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Cook v. Warren, 88 N. Y., 87.
single case which is brought to our notice, and which holds a pleading like this sufficient. That case, resting upon no pertinent authority, must be tested by sound principle, applicable to the question. Thus tested, it is not easily justified. We ought not to encourage loose or ambiguous pleading. The complaint is required to state, plainly and concisely, the facts constituting a cause of action. The pleader may not aver a legal conclusion as an equivalent for the groupe of separate facts from which it is an inference. The allegation should be such, and so stated, as to permit a distinct traverse and evolve a definite issue. Although pleadings are to be construed liberally, that does not necessarily mean that they shall be held to say what they do not, nor that words which have a fixed legal meaning, settled by the common law or by statute, shall be enlarged or modified by an inaccurate popular use. Such use is apt to be shifting and variable; adequate for ordinary purposes, but not so stable or precise as to safely crowd out and take the place of legal definitions which furnish a more accurate and unvarying standard. The suggestions all tend toward a conclusion that this demurrer was well taken, and the complaint defective as alleged. 11 By the common law, and by statutory definition, a protest is one thing, and a notice of it to indorsers is quite another; and a note may be protested without notice of such protest being given to the indorsers. The one act does not necessarily assume or imply the other. Where the same word has different meanings, one the result of judicial or statutory definition, and the other founded simply upon an inaccurate popular use, the latter only can be adopted in construing a pleading where it plainly appears from other averments or the whole tenor of the paper that such was the sense in which it was employed. It is not intended to question or deny the doctrine of Allen v. Patterson (7 N. Y., 476), that under the liberal rule of construction established by the Code, a word capable of two different meanings should have a reasonable construction, and be so construed as rather to support than defeat the pleading. That is true as a general rule where the use of the word in dispute is purely ambiguous, but where it has a fixed legal meaning, and other parts of the complaint indicate that it is used in that sense,
Cook v. Warren, 88 N. Y., 87.
13 and there is nothing from which an intention to use it in a different or popular use can be fairly implied, there is no such ambiguity as requires an arbitrary choice of meanings to support the pleading, and the sense plainly intended must prevail. Where a contrary rule would end it might be difficult to foresee. It would introduce doubt and ambiguity in the room of certainty and precision, and make a pleading lose its utility as a means of accurately evolving an issue to be tried. It is plain that the pleader in the present case did not himself understand that his averment of due protest covered all the facts necessary to fix the indorsers, for he alleged every one of those facts, separately and in detail, except the last. The indorsement of the note, its maturity and due presentment, the demand of payment and refusal, the protest for non-payment, and the unnecessary allegation of service of notice of non-payment on the maker, were all stated; everything in fact except the one remaining circumstance of notice to the indorsers.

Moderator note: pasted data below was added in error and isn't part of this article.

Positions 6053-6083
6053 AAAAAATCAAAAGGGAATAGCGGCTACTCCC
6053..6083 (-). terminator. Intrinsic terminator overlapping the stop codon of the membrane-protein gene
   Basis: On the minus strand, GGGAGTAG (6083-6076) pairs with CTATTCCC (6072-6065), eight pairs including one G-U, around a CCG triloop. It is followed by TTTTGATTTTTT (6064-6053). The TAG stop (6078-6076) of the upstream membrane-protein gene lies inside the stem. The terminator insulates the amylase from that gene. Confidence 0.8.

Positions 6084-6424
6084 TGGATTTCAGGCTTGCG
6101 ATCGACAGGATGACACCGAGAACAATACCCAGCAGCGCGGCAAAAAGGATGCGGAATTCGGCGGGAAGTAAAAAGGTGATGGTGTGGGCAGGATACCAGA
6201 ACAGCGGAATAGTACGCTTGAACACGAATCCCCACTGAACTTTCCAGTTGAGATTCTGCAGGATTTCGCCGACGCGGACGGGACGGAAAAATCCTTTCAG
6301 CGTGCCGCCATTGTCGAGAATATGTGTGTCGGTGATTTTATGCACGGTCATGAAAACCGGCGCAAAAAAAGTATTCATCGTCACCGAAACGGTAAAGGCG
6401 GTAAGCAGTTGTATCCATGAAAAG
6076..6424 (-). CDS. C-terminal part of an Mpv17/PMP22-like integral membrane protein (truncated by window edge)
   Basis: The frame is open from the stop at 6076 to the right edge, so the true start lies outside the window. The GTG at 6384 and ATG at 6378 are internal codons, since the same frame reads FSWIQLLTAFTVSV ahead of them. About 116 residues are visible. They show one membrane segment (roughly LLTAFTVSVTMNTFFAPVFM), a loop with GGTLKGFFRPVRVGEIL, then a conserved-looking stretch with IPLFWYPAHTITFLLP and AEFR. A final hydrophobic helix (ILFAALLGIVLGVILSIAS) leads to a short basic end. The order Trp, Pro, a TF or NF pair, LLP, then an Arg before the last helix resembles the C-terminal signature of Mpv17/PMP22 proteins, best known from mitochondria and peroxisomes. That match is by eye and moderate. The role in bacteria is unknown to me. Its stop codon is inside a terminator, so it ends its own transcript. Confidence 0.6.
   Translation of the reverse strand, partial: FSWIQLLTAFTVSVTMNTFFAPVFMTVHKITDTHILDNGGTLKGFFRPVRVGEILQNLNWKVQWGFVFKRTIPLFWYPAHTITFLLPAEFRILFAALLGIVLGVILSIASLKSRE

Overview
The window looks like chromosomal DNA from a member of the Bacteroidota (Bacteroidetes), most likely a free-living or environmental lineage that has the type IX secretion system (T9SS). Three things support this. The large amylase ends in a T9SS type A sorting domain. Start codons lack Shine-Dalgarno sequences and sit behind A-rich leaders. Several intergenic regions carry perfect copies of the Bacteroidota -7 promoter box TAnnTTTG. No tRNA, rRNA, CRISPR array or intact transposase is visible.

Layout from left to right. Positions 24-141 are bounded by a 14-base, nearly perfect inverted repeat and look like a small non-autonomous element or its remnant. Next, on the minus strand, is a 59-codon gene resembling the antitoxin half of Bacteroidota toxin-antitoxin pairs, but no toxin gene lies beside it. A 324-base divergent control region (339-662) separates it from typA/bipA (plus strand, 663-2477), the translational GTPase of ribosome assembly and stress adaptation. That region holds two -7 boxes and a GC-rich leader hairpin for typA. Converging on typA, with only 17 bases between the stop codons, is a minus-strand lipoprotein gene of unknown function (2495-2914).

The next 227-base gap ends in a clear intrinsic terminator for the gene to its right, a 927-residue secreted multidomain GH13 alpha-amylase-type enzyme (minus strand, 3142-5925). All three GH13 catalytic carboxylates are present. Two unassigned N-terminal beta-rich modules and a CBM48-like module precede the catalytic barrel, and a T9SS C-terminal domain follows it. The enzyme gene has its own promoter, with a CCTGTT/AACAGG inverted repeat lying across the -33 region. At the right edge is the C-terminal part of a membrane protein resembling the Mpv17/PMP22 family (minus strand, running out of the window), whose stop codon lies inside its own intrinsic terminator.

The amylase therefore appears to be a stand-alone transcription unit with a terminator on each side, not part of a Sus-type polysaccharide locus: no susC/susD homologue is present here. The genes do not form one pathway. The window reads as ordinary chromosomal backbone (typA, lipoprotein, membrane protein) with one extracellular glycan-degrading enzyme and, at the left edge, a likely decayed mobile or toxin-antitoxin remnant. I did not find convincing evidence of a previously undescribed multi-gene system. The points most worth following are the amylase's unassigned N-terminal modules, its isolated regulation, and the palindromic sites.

It is better to adhere to definite and fixed standards in pleading, and as far as possible encourage so much of system and accuracy 15 as is consistent with the liberal rule of the Code; and thus to require such a plain statement of the fact as will be unambiguous, present issues clearly, enable them to be distinctly and plainly traversed, and avoid legal conclusions as a substitute for a whole group of issuable facts. We think it is the better opinion in this case that the complaint was insufficient, and the demurrer well taken.
The judgment should be reversed, and the motion to strike out the demurrer as frivolous be denied with costs.
All the judges concurred.
Judgment reversed, and ordered accordingly.
Pahquioque Bank v. Martin, 11 Abb. Pr., 291.
PAHQUIOQUE BANK v. MARTIN.
New York Supreme Court, Special Term, 1860.
[Reported in 11 Abb. Pr., 291.]
1. Notice to an indorser of a note of the non-payment thereof, is not sufficient to charge him. He must have notice of presentment or demand and non-payment.
2. In a complaint against an indorser, an allegation that the note was duly presented and payment demanded, but it was not paid, and due notice of non-payment was given, etc., is insufficient on demurrer.
Action on a promissory note. The defendant Martin, sued as 1 an indorser thereon, demurred.
The contents of the complaint sufficiently appear in the opinion.
BONNEY, J. This action is against defendant Martin as indorser of a promissory note. The complaint, to which the defendant has demurred, states, among other things, that the note was duly presented for payment, and payment thereof demanded, but it was not paid; that the note was thereupon duly protested for non-payment, "and due notice of such non-payment was given to the defendants," Martin and others.